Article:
Driving through a dark tunnel with no source of light can be petrifying, but it Is that light at the end that keeps you driving onward. The light signifies hope and all the happiness and bliss that accompanies it. Somewhere on our journey through life we get swarmed with things that are detrimental to our way of living, things that are unbearable; nevertheless, the hope that we feel keeps our heads above water. I believe In looking on the bright side of things. Be an optimist, Over the past two weeks it is all I have had to do; every waking minute it is what I continuously have to do.
I cannot let myself think of the opposite; nothing good can come out of it. There I was sitting in a place I had never imagined myself. A whirlwind of people soared by me in a haste. It appeared that someone had clicked the fast forward button on the remote that held the control to my life. I needed it to pause Just for a second. I needed to take a breath; however even if I inhaled, all I got was the obscure doors of chemicals and sanitation. Seated across the room, were a family huddled together In a circle.
A man in a white coat stood In front of them telling them the news they had eagerly been waiting all day. As he continued to talk, the expressions in their faces changed. They lost their equanimity and grabbed onto each other securely for support. It was the thing we all dreaded to hear: bad news. That news was bound to shape our future; all there was to come was a series of events that Inevitably lead to that dreary outcome. Prior to the surgery, doctors told us to expect for him to be out of surgery after six to eight hours if there were no severe complications.
After going in at eight kickoff in the morning, a stopwatch immediately began in my head. Nine kickoff. He’d been in the OR for one hour. Noon, he’d been in the OR for four hours. By the time the fall bell rang It had been eight hours. My parents had promised to call me If there had been any news, good or bad. I pushed all the fear away to continue on and go to rehearsal, pretending that every fiber of my being was not full of paralyzing fear. Four dock came and went, nine hours.
I called my Mom who told me she had not heard anything from the doctors and they were still in the waiting room, waiting for news, waiting for our future to be shared with us. It was the moment when I hung up the phone that I instinctively knew something was wrong. I instantaneously lost the hope that everything was going to be satisfactory, the hope that I had had a firm grip on throughout the entire day. Beep. Beep. Beep. Machines bigger than me connected themselves to my five month old brother in more ways than should have been conceivable.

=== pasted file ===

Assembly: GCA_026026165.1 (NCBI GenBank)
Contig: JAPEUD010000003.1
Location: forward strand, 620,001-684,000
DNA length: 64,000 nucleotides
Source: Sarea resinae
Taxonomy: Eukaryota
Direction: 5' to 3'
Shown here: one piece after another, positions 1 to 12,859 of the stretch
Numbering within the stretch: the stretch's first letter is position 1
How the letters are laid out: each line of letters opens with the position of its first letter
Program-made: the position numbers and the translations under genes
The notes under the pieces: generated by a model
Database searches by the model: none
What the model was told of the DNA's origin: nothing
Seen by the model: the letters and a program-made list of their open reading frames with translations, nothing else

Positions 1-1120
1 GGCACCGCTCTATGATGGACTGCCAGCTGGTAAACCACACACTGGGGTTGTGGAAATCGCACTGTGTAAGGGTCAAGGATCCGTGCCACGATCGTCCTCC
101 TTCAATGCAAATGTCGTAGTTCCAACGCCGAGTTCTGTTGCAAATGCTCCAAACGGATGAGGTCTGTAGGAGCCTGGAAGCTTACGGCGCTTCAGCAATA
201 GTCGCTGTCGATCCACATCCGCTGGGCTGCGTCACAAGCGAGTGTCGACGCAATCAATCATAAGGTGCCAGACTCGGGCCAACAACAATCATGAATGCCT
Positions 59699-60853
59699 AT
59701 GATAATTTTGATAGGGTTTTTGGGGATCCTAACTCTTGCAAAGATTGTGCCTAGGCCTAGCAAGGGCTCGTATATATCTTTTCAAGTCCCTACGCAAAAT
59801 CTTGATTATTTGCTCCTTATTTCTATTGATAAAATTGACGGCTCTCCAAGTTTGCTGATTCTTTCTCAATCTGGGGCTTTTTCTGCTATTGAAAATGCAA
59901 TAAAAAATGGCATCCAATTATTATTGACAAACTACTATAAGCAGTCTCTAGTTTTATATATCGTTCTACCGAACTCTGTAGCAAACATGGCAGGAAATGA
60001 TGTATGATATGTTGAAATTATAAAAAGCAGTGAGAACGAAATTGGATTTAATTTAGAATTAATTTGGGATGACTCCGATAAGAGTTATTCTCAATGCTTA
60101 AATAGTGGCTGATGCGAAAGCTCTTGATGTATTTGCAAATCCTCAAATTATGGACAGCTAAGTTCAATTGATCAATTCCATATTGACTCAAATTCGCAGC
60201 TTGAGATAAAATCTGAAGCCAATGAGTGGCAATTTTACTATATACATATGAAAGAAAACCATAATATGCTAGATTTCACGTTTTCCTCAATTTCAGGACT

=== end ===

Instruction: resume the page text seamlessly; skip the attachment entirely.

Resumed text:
He lie on his bed completely motionless, heavily sedated on morphine and other numerous drugs. Wanted to sit down and stay a while, Just to be there with him so he would not feel all alone. He was so little. His face was blank, but still looked peaceful in the dim hospital light. I couldn’t bear the stay there more than I was obliged to; it was too official to imagine someone, so innocent, who had not even lived their life to be on the brink of losing It. There was a machine that pumped and oxygenated his blood for him, as he was medically unable to do It himself.
HIS heart literally could not beat for him. One hundred and sixty days old, that is how old he was that day. How was I 1 OFF to prepare for the worst? How was I supposed to go to class or even sit at a desk to do work and not think that my entire life may change within the course of a few days? If I was not at the hospital, I would sleep or read or do something that would keep my mind off of everything going on. If I had begun to lose that grip on the hope that everything would be okay, I would get clouded with so much fear I could not handle it.
I resorted to the three most important things there were: breath, keep calm and hope for the best. Hope was the thing that led me getting out of bed every single morning when all I wanted to do is go back to sleep and dream of a world where none of this had happened. Hope not only held my family up, but every person who stepped foot into that building. The amount of death of innocent children was overpowering, but it was also the wonders that were performed there that gave people the courage to step wrought that door in the first place.
After two weeks, another surgery, a huge weight was lifted off of everyone’s shoulders when we finally got the good news we had been waiting to hear all along. My brother was finally on his road of recovery. It was going to be slowly paced, but he was going to be healthy. I no longer need the hope I had required to survive every single one of those days; he was going to be okay. Just a few days ago he had opened his beautiful brown eyes to take a look at this world once again. Though this world can be harsh, ugly, and downright mean; it is also full of so much beauty, miracles, love, and life.